Nov 23, 2011

What should I do to make sure that IIS does not recycle my application?


I have a WCF service app hosted in IIS. On startup, it goes and fetches a really expensive (in terms of time and cpu) resource to use as local cache.

Unfortunately, IIS seems to recycle the process on a fairly regular basis. So I am trying to change the settings on the Application Pool to make sure that IIS does not recycle the application. So far, I’ve change the following:

  • Limit Interval under CPU from 5 to 0.
  • Idle Time-out under Process Model from 20 to 0.
  • Regular Time Interval under Recycling from 1740 to 0.

Will this be enough? And I have specific questions about the items I changed:

  1. What specifically does Limit Interval setting under CPU mean? Does it mean that if a certain CPU usage is exceeded, the application pool will be recycled?
  2. What exactly does “recycled” mean? Is the application completely torn down and started up again?
  3. What is the difference between “Worker Process shutdown” and “Application Pool recycling”? The documentation for the Idle Time-out under Process Model talks about shutting down the worker process. While the docs for Regular Time Interval under Recycling talk about application pool recycling. I don’t quite grok the difference between the two. I thought the w3wp.exe is the worker process which runs the application pool. Can someone explain the difference to the application between the two?

The reason for having IIS7 and IIS7.5 tags is because the app will run in both and hope the answers are the same between the versions.

Image for reference: enter image description here



Recycling is usually where IIS starts up a new process as a container for your application, and then gives the old one up to ShutdownTimeLimit to go away of its own volition before it’s killed.

It is destructive, in that the original process and all its state information are discarded.

But it is by default overlapped, meaning the duration of an outage is minimized.

To your question: all the settings on that page control recycling in some way. “Shutdown” might be described as “proactive recycling” – where the process itself decides it’s time to go, and exits in an orderly manner.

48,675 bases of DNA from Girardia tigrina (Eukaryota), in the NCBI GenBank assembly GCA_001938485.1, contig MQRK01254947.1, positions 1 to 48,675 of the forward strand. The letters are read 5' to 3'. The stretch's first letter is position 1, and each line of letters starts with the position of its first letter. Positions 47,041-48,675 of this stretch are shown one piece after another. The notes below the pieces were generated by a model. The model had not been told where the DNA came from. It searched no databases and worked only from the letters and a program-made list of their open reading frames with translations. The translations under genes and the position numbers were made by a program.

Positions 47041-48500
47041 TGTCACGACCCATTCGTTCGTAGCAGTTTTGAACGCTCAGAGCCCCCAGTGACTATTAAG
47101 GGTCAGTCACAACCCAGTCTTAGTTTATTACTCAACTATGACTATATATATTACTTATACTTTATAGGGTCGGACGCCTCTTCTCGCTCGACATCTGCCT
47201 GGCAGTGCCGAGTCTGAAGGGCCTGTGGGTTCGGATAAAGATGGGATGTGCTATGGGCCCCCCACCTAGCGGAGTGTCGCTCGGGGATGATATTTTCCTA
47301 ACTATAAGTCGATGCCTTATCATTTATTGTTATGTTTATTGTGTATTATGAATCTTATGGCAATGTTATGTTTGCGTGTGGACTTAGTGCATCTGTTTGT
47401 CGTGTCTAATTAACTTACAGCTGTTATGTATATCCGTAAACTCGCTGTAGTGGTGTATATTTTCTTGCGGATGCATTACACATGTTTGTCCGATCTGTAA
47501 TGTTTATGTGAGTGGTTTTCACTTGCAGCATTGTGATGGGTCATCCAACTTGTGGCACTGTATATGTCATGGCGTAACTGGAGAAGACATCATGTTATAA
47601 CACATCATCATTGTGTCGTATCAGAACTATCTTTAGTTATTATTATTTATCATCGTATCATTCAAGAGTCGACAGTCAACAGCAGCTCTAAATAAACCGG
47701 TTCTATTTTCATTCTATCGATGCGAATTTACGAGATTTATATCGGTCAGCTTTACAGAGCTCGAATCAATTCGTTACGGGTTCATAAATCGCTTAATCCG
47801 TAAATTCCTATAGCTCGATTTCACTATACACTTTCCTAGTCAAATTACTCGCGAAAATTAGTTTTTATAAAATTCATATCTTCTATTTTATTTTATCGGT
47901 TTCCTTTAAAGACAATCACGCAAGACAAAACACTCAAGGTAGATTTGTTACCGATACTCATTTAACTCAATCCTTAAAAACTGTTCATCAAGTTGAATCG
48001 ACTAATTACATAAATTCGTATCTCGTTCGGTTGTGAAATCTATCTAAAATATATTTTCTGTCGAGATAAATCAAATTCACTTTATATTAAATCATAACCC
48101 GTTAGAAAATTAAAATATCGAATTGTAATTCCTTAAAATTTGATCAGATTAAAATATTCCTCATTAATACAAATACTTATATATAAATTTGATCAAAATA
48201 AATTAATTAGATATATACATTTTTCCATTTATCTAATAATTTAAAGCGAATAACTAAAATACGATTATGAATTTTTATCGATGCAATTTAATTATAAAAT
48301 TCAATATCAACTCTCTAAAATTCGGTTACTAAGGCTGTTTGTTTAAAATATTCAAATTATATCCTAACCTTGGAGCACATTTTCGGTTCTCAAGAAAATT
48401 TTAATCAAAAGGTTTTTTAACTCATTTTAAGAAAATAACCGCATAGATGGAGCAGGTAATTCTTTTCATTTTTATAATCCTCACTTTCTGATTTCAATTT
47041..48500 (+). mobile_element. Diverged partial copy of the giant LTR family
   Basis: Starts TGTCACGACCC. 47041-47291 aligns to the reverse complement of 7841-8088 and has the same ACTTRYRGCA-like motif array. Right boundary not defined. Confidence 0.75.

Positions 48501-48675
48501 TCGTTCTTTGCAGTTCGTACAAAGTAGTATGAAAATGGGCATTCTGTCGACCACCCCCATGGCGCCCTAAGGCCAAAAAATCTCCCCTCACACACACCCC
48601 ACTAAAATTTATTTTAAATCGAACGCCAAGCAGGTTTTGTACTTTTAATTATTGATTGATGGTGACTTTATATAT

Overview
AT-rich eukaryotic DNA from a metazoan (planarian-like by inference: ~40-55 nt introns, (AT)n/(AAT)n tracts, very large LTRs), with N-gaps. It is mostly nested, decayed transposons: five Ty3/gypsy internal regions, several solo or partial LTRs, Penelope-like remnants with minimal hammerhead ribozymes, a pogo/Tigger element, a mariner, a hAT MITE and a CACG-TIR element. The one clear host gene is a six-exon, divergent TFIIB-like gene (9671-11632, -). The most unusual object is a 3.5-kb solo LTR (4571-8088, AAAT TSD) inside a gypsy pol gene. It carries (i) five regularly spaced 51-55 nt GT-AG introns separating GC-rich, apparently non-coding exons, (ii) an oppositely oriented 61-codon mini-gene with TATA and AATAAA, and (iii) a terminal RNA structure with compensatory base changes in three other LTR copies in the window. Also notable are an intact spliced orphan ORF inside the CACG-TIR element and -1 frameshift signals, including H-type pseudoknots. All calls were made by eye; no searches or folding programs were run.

Reactive recycling is where WAS detects a problem and shoots the process (after establishing a suitable replacement W3WP).

Now, here’s some stuff that can cause recycling of one form or another:

  • an ISAPI deciding it’s unhealthy
  • any module crashing
  • idle timeout
  • cpu limiting
  • adjusting app pool properties
    • as your mum may have screamed at one point: “Stop picking at it, or it’ll never get better!”
  • “ping” failure * not actually pinging per se, cos it uses a named pipe – more “life detection”
  • all of the settings in the screenshot above

What To Do:


  • Disable Idle timeouts. 20 minutes of inactivity = boom! New process on the next incoming request. Set that to zero.

  • Disable Regular time interval – the 29 hour default has been described as “insane”, “annoying” and “clever” by various parties. Actually, only two of those are true.

  • Turn on DisallowRotationOnConfigChange (above, Disable Reycling for configuration changes) if you just can’t stop playing with it – this allows you to change any app pool setting without it instantly signaling to the worker processes that it needs to be killed.

That’s enough to cause a well-behaved process to live forever. If it dies, sure, it’ll be replaced. If it hangs, pinging should pick that up and a new one should start within 2 minutes (worst-case: ping frequency + ping timeout + startup time limit).

CPU limiting isn’t normally interesting, because by default it’s turned off, and it’s also configured to do nothing anyway; if it were configured to kill the process, sure, that’d be a recycling trigger. Leave it off.

But… then we get into .Net land, and AppDomain recycling, which can also cause a loss of state.

You do that by touching a web.config file in your content folder (again with the picking!), or by creating a folder in that folder, and that’s about as destructive as an App Pool recycle, minus the native-code startup costs (it’s purely a managed code concept, so only managed code stuff happens here). Antivirus can also trigger this as it scans web.config files, causing a change notification, causing….

Related posts:

  1. CPU Limits for Application Pools in IIS 7.5
  2. IIS Application Pool recycle after appsettings.config change
  3. IIS7: How to handle application pools which uses too much memory or CPU?
  4. Server Application Unavailable after upgrade to .NET 4.0 and MVC 3. AppPool Recycle fixes it
  5. Can IIS Automatic Recycle fail or timeout?

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